3. Christian Cordes, 2004. "Darwinism in Economics: From Analogy to Continuity," Papers on Economics and Evolution 2004-15, Max Planck Institute of Economics, Evolutionary Economics Group.
    4. Guido Buenstorf, 2006. "How useful is generalized Darwinism as a framework to study competition and industrial evolution?," Journal of Evolutionary Economics, Springer, vol. 16(5), pages 511-527, December.
    5. Ulrich Witt, 2007. "Heuristic Twists and Ontological Creeds - Road Map for Evolutionary Economics," Papers on Economics and Evolution 2007-01, Max Planck Institute of Economics, Evolutionary Economics Group.
    6. Geoffrey M. Hodgson, 2002. "Darwinism in economics: from analogy to ontology," Journal of Evolutionary Economics, Springer, vol. 12(3), pages 259-281.
    7. Foster, John, 1997. "The analytical foundations of evolutionary economics: From biological analogy to economic self-organization," Structural Change and Economic Dynamics, Elsevier, vol. 8(4), pages 427-451, October.
    8. George J. Mailath, 1998. "Do People Play Nash Equilibrium? Lessons from Evolutionary Game Theory," Journal of Economic Literature, American Economic Association, vol. 36(3), pages 1347-1374, September.
    9. Ulrich Witt, 2006. "Evolutionary Economics," Papers on Economics and Evolution 2006-05, Max Planck Institute of Economics, Evolutionary Economics Group.
    10. Axel Ockenfels & Gary E. Bolton, 2000. "ERC: A Theory of Equity, Reciprocity, and Competition," American Economic Review, American Economic Association, vol. 90(1), pages 166-193, March.
    11. Geoffrey Hodgson & Thorbjørn Knudsen, 2004. "The firm as an interactor: firms as vehicles for habits and routines," Journal of Evolutionary Economics, Springer, vol. 14(3), pages 281-307, 07.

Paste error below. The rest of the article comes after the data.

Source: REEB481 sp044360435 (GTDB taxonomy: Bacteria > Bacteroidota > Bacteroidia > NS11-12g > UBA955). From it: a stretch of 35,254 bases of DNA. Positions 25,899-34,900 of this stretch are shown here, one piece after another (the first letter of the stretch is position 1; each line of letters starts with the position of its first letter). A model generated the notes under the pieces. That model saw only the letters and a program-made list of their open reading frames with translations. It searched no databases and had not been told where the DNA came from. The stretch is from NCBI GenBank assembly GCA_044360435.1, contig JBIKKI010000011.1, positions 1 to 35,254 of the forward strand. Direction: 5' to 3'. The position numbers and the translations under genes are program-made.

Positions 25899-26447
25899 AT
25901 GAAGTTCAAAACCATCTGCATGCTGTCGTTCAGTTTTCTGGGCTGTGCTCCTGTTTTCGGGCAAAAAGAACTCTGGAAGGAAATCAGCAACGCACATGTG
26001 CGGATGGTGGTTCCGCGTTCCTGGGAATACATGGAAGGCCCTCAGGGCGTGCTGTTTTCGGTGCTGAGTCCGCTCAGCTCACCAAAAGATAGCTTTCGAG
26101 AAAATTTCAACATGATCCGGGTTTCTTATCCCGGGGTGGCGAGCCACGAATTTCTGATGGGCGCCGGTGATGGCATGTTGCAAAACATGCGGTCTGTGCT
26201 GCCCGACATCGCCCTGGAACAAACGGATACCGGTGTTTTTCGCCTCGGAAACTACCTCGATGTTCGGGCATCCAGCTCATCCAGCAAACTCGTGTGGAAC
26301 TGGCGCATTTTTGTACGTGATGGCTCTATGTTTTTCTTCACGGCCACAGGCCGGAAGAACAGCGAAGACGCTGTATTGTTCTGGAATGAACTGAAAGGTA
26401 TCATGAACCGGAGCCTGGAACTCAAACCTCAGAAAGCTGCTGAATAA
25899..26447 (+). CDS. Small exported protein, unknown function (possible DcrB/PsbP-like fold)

12. Ulrich Witt, 2002. "Generic Features of Evolution and Its Continuity -- a Transdisciplinary Perspective," Papers on Economics and Evolution 2002-10, Max Planck Institute of Economics, Evolutionary Economics Group.
    13. Hanusch,Horst (ed.), 2008. "Evolutionary Economics," Cambridge Books, Cambridge University Press, number 9780521067072, October.
    14. Hodgson, Geoffrey M. & Knudsen, Thorbjorn, 2006. "Why we need a generalized Darwinism, and why generalized Darwinism is not enough," Journal of Economic Behavior & Organization, Elsevier, vol. 61(1), pages 1-19, September.
    15. Geoffrey Hodgson, 2004. "Darwinism, causality and the social sciences," Journal of Economic Methodology, Taylor & Francis Journals, vol. 11(2), pages 175-194.
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    Cited by:
    1. Christian Schubert, 2009. "Darwinism in Economics and the Evolutionary Theory of Policy-Making," Papers on Economics and Evolution 2009-10, Max Planck Institute of Economics, Evolutionary Economics Group.
    2. Muñoz, Félix-Fernando & Encinar, María-Isabel & Cañibano, Carolina, 2011. "On the role of intentionality in evolutionary economic change," Structural Change and Economic Dynamics, Elsevier, vol. 22(3), pages 193-203, September.
    3. John Foster & J. Stan Metcalfe, 2011. "Economic Emergence: an Evolutionary Economic Perspective," Papers on Economics and Evolution 2011-12, Max Planck Institute of Economics, Evolutionary Economics Group.